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Stocks Reel After Attacks As Shelter Supply Dissipates: Market Closes

(Bloomberg) — An escalation in tensions in the Middle East kept stock markets on edge, although safe-haven assets such as bonds and the dollar gave up some early gains after Iranian media appeared to downplay the impact of Israeli attacks.

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U.S. Treasury bonds have reversed an early move that sent the 10-year yield down as much as 14 basis points after Israel launched a retaliatory attack on Iran less than a week after Tehran fired missiles and drones, according to two U.S. officials had.

Oil erased an earlier strong jump above $90 a barrel and the dollar gave up some early gains. An Iranian military official signaled that Tehran did not feel compelled to respond to the explosions, which U.S. officials said were caused by Israeli attacks. The semi-official Mehr agency quoted army commander Abdolrahim Mousavi as saying Tehran had already responded to Israeli threats.

“Markets tend to overreact at first,” Nathan Sheets, chief global economist at Citigroup Inc., said in an interview with Bloomberg TV. “This overreaction reflects the uncertainty premium when it first erupts, but typically these events end up being less disruptive than we feared.”

The latest moves cap a dismal week for markets after solid economic data and hawkish comments from the Fed increased speculation that U.S. interest rates will remain higher for longer. The Stoxx Europe 600 index fell 0.7%, posting its third straight week of losses. Futures on the S&P 500 and Nasdaq 100 fell 0.5% and 0.8%, respectively.

“Even without an escalation, the combination of mixed earnings and geopolitical headwinds this week was a catalyst for unwinding crowded equity longs,” said Viraj Patel, global macro strategist at Vanda Research.

As traders grapple with a robust U.S. economy and stubborn inflation, they have been forced to scale back their bets on rate cuts this year. New York Fed President John Williams said that while this was not his baseline expectation, a rate hike was even possible if warranted. His Atlanta counterpart, Raphael Bostic, said he did not believe easing before the end of 2024 would be appropriate. The Fed could keep interest rates stable throughout the year, Minneapolis Fed Chairman Neel Kashkari told Fox News Channel.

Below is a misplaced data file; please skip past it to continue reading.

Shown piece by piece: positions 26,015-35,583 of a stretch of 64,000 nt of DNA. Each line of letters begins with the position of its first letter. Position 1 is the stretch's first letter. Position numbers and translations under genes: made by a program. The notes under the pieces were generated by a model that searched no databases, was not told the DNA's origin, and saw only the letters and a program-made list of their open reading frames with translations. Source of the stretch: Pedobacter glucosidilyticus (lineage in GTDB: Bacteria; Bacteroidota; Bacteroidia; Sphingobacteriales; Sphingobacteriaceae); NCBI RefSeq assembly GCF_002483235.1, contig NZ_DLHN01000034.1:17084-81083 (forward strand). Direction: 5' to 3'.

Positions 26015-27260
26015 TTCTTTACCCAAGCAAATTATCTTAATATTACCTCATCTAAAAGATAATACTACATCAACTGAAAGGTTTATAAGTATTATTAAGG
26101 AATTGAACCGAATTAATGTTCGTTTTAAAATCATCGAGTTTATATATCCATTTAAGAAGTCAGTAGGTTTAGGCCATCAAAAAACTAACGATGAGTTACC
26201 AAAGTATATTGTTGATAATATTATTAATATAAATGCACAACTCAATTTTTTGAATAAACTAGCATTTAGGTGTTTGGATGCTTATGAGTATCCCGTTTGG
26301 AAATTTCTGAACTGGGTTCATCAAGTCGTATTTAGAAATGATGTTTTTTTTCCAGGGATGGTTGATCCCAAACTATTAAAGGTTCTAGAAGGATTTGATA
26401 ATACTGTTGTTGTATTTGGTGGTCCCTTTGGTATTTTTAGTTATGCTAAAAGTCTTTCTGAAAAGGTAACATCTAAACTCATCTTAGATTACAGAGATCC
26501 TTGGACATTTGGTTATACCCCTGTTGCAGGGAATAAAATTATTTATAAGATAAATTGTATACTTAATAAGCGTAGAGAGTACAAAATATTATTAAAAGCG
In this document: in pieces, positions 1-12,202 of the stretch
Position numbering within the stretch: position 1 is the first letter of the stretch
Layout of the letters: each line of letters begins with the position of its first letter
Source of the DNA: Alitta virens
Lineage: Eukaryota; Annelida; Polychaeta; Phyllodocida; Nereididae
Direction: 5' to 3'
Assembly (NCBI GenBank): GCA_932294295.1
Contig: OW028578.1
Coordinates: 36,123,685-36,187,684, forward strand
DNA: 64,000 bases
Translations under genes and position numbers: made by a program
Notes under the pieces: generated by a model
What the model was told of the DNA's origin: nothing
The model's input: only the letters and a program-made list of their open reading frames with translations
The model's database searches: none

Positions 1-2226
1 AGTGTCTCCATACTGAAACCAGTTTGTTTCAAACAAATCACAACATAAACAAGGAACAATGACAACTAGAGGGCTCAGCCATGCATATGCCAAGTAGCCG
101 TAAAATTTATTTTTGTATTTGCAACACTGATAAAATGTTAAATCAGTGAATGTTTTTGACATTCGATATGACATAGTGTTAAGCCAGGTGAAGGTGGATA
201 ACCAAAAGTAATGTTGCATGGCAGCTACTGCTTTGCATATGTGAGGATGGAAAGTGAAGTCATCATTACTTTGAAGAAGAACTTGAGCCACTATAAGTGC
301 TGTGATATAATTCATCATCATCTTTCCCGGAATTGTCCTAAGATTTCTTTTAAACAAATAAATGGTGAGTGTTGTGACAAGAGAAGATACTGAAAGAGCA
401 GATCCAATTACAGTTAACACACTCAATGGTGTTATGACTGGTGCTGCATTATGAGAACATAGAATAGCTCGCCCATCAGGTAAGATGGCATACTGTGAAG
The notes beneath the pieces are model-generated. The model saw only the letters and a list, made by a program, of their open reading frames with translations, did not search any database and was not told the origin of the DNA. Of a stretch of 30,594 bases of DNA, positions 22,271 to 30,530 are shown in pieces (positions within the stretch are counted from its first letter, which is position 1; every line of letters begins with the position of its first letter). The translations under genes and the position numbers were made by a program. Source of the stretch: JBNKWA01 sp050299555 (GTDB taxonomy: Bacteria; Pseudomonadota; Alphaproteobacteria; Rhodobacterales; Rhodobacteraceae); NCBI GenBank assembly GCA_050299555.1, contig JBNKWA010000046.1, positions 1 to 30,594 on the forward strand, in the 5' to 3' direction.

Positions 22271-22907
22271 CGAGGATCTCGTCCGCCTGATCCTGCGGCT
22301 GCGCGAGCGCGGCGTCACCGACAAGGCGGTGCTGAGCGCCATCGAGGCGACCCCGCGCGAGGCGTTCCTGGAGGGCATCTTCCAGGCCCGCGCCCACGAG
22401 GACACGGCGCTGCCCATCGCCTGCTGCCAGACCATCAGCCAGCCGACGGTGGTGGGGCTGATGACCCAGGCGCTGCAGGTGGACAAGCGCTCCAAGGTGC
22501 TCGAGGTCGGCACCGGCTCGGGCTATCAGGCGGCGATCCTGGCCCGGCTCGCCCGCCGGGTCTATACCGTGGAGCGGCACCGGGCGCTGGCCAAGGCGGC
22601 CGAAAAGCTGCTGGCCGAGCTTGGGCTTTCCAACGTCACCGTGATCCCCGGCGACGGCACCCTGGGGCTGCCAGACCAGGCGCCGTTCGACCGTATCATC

Among individual gainers, Taiwan Semiconductor Manufacturing Co. fell after the company downgraded its chip industry's revenue growth outlook, citing a weaker recovery in the smartphone and PC sectors. Infosys Ltd. fell in the US after forecasting weak sales growth for the year.

The story goes on

Important events this week:

  • BOE Deputy Governor Dave Ramsden and Governing Council member Joachim Nagel speak on Friday

  • Chicago Fed President Austan Goolsbee speaks Friday

Some of the key moves in the markets:

Shares

  • The Stoxx Europe 600 fell 0.7% at 10:08 a.m. London time

  • S&P 500 futures fell 0.5%

  • Nasdaq 100 futures fell 0.8%

  • Futures on the Dow Jones Industrial Average fell 0.4%

  • The MSCI Asia Pacific Index fell 1.7%

  • The MSCI Emerging Markets Index fell 1.6%

Currencies

  • The Bloomberg Dollar Spot Index rose 0.1%

  • The euro was little changed at $1.0651

  • The Japanese yen rose 0.1% to 154.47 per dollar

  • The offshore yuan was little changed at 7.2530 per dollar

  • The British pound was little changed at $1.2446

Cryptocurrencies

  • Bitcoin rose 1.7% to $64,603.34

  • Ether rose 1.3% to $3,109.81

Tie up

  • The 10-year Treasury yield fell five basis points to 4.58%

  • The 10-year German government bond yield fell three basis points to 2.46%

  • The 10-year UK government bond yield fell two basis points to 4.25%

raw materials

  • Brent crude rose 0.3% to $87.39 a barrel

  • Spot gold rose 0.3% to $2,385.37 an ounce

This story was produced with support from Bloomberg Automation.

– With support from Isolde MacDonogh, Anna Edwards and Kriti Gupta.

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